February Bloom: "My Dear Deer"
Many thanks to my Asheville “animal neighbors” for inspiring this month’s Bloom Good flash fiction story. The deer around our house have multiplied and mellowed – we now say “excuse me” when they loiter on the driveway and “baby sit” the newborns in our field.
"My Dear Deer"
A pink slip led Joe to ditch urban living after seventeen years of a marred job and marriage. He nestled miles away in a Western North Carolina house overlooking a field of native grasses and majestic mountains. In the two-car garage, he positioned his prized treadmill in the middle, facing outside. Daily he’d run in place with the doors open and imagine himself a leopard racing in the wild rather than thinking of himself as a hamster on a wheel to nowhere.
Joe savored sighting, hawks, hummingbirds, swallow-tail butterflies, black snakes, and blue-tailed skinks. But he disliked the deer because they had devoured his hostas. One evening, Joe drove up his 98 foot curved driveway and encountered two deer sprawled at the top in regal repose. They sauntered off after he flashed his headlights seven times.
One Saturday morning while sipping expresso, Joe glanced out the back door into the eyes of four deer staring at him with their noses against the glass. He lost the staring contest.
That Sunday, after returning home from a hike, Joe walked up the seventeen front deck steps and perused the peaceful view. He sensed a presence on his left and looked to see five deer sitting cross-legged on his wicker chairs. They looked back and forth from Joe to the front door. When Joe shook his head ‘no’ for the third time, they stood and exited by using their limbs to descend the deck’s posts, like a black bear.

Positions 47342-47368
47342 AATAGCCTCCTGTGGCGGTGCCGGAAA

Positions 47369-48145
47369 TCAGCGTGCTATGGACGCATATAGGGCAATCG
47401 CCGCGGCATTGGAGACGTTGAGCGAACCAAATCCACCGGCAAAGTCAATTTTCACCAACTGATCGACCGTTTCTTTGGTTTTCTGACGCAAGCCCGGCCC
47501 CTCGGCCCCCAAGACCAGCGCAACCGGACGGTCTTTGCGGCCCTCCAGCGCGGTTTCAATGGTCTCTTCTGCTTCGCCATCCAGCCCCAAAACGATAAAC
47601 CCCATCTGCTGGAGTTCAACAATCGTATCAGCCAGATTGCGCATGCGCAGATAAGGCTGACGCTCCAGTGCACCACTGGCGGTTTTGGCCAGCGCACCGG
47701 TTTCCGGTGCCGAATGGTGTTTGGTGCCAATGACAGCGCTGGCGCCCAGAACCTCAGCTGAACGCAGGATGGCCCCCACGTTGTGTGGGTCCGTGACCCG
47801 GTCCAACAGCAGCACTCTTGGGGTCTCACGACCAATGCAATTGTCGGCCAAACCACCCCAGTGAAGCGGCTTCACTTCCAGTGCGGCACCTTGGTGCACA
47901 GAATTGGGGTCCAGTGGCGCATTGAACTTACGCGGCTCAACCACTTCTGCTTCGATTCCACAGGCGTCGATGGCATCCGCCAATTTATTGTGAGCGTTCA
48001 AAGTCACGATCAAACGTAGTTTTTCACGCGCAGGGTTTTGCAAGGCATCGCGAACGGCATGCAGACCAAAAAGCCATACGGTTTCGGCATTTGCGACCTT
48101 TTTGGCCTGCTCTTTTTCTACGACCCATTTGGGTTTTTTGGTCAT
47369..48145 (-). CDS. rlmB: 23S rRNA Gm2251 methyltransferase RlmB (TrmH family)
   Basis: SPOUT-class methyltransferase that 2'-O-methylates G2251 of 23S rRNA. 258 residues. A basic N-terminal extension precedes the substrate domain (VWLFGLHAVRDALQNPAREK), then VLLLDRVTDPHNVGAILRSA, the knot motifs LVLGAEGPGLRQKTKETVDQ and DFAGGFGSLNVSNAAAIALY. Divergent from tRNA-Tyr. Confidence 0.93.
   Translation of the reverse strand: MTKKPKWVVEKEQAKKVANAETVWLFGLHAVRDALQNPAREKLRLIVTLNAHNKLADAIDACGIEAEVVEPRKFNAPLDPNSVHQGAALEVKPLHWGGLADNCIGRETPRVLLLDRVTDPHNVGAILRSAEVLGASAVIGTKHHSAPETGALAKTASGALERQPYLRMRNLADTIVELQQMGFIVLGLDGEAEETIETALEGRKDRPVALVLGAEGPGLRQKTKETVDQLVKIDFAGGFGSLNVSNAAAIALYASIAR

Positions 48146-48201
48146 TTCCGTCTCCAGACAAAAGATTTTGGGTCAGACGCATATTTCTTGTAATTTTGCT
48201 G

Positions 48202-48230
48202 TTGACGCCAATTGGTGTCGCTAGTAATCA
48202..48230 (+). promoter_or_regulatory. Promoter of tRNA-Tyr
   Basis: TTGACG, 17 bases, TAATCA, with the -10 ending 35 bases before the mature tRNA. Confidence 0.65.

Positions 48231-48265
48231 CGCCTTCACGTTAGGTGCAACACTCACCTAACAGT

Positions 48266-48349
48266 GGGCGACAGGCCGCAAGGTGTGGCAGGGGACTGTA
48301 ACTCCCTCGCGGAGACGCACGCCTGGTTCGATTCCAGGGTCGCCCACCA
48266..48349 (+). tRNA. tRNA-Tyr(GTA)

A couple of deerless weeks passed until one rainy spring morning when Joe opened the garage doors and wheeled his trash down the driveway for the weekly pickup before his run.
As he walked back up, he heard the treadmill humming. He saw a queue of eleven deer watching one struggle to keep its four legs running on the machine. The next one rose on its hind legs, grabbed the bar with its front ones, and revved up the speed.
And so it went, one after the next. Joe decided that deer, like people, pine for a change of pace for them, running in place. So Joe strolled to the back of the line. While waiting his turn, he took selfies with the deer to share with friends using the subject line ‘My Dear Deer.’
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